Air quality affected by attempted stinking dealJune 29, 2012, 9:18 pm
An alleged attempt to make a killing in the purchase of four air quality testing machines urgently needed by the country, in the guise of making the purchase through a government-to- government deal, has become the talking point in the Central Environment Authority and the Environment Ministry.
CEA Chairman Charitha Herath, who returned to the country yesterday after attending the Rio + 20 summit, however claimed that the offer from the Czech government was a package of proposals and it had nothing to do with the current moves to acquire four air testing machines.
Insiders said that because of the shenanigans the evaluation of bids by the Technical Evaluation Committee, made up of top officials, though completed some months ago, had still not led to the awarding of the tender.
They said according to the action plan the tender should have been awarded by now and there was also said to be a threat from the Treasury that if the purchase was not made this year the money would be taken back.
Herath also insisted there was yet plenty of time to award the contract.
Sources said the TEC had evaluated a machine built in the Czech Republic, which was according to the country’s requirements and within the budgetary allocation of Rs. 120 million. However, certain interested parties had allegedly wanted to buy the identical machine through the government of the Czech Republic at a much higher price on a credit line. Had they succeeded in their endeavour, the Treasury would have had to come up with extra fund or the CEA would have had to buy just two machines instead of the four, they said.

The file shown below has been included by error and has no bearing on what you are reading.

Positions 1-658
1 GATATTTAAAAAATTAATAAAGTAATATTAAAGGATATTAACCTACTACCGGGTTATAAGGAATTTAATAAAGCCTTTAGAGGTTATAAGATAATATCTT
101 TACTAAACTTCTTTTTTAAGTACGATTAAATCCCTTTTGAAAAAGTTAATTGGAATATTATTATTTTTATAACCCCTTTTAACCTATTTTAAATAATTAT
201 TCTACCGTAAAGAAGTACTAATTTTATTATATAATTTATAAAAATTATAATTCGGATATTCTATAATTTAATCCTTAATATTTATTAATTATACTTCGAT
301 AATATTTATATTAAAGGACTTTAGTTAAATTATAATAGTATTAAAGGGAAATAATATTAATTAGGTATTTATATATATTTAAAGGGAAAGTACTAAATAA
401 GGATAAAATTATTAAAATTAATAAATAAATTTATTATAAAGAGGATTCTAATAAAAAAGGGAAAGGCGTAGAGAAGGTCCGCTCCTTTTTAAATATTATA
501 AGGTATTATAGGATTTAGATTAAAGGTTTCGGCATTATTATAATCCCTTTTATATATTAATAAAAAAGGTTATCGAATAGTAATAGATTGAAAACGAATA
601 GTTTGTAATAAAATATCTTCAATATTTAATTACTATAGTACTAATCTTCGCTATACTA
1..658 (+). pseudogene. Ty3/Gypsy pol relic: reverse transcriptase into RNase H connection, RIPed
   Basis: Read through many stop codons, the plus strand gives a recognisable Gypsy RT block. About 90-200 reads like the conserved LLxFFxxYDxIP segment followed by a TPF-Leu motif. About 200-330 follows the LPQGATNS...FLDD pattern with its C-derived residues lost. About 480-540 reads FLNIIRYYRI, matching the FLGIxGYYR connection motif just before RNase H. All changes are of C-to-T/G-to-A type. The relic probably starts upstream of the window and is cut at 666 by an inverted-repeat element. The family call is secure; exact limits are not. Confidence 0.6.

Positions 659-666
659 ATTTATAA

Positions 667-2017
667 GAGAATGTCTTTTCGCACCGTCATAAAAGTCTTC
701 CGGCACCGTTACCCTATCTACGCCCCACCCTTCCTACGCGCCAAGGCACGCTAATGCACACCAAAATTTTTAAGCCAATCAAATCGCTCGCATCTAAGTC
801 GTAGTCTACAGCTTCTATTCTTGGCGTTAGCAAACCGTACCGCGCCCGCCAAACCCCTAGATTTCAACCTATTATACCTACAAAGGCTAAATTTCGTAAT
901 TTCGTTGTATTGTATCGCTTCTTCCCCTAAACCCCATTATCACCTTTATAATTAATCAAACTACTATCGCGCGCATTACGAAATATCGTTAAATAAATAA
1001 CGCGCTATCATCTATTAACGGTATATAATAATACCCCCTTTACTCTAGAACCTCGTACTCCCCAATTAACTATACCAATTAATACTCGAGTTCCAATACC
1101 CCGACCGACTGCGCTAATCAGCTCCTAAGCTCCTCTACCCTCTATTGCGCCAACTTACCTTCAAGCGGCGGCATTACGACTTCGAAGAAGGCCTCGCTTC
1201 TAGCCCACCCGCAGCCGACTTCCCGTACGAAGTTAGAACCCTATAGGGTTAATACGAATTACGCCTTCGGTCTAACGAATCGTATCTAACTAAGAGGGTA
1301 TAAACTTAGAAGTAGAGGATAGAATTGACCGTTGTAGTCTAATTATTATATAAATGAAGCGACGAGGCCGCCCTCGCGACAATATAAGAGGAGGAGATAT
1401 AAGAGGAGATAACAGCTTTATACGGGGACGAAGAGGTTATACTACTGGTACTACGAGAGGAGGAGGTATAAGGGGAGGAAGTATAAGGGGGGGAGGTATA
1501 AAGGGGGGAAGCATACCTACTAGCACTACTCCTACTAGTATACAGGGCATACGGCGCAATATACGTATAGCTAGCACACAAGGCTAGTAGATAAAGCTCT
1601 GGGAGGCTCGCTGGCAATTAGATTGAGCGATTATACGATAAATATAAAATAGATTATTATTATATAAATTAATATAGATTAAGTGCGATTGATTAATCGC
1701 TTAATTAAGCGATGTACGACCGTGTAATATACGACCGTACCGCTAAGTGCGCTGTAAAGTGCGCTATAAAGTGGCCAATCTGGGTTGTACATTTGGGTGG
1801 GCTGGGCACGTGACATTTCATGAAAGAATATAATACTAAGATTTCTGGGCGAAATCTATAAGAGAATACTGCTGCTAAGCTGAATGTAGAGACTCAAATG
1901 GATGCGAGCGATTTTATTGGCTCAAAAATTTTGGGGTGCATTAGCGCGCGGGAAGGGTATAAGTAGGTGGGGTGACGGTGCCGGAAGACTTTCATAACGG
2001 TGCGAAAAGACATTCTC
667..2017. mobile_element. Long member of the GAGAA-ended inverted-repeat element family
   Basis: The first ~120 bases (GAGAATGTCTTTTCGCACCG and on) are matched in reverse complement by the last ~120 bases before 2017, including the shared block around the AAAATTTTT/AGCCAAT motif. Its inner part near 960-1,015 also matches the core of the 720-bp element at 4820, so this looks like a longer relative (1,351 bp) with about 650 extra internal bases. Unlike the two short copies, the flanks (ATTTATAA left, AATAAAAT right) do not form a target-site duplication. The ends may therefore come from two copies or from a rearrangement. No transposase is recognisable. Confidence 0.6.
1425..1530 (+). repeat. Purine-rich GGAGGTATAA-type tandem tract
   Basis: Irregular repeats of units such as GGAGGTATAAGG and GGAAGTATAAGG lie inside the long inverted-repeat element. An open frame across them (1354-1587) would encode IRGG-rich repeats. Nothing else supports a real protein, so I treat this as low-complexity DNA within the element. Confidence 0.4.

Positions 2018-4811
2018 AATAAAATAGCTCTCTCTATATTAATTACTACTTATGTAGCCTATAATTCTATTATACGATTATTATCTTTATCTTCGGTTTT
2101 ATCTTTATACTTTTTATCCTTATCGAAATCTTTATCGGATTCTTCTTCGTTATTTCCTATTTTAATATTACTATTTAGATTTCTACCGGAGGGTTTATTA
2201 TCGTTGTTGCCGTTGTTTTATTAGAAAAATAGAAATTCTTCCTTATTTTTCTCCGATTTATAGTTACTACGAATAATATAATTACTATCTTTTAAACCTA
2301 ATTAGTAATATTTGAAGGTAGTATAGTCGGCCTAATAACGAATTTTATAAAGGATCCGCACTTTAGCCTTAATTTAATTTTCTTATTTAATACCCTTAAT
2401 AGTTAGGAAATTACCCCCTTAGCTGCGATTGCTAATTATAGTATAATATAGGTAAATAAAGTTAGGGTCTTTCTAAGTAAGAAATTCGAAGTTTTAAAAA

Virtually all the top officials in the Ministry and the CEA were tight-lipped or were not coming to the phone to answer queries regarding the issue.
Head of the TEC and the Additional Secretary to the Environment Ministry N. K. G. K. Nemmawatte, when contacted for comment, said he knew nothing about any problem with the tender.
The Ministry Secretary B. M. U. D. Basnayake was always busy with something or another and the callers were queried by his peon who they were and what they wanted to know from the secretary.
According to environmentalists the country has been without proper air monitoring equipment for more than a decade. The only machine that is functioning since 1997 situated in front of the Fort railway station, is unable to test any of the impurities other than the dust particles in the air.
This is despite the fact that motorists are expected to undergo costly emission tests on their vehicles annually, but the CEA does not bother to test the harmful fumes from those vehicles that people are forced to breathe like carbon monoxide, sulfur dioxide, nitrogen dioxide and even ozone gas.
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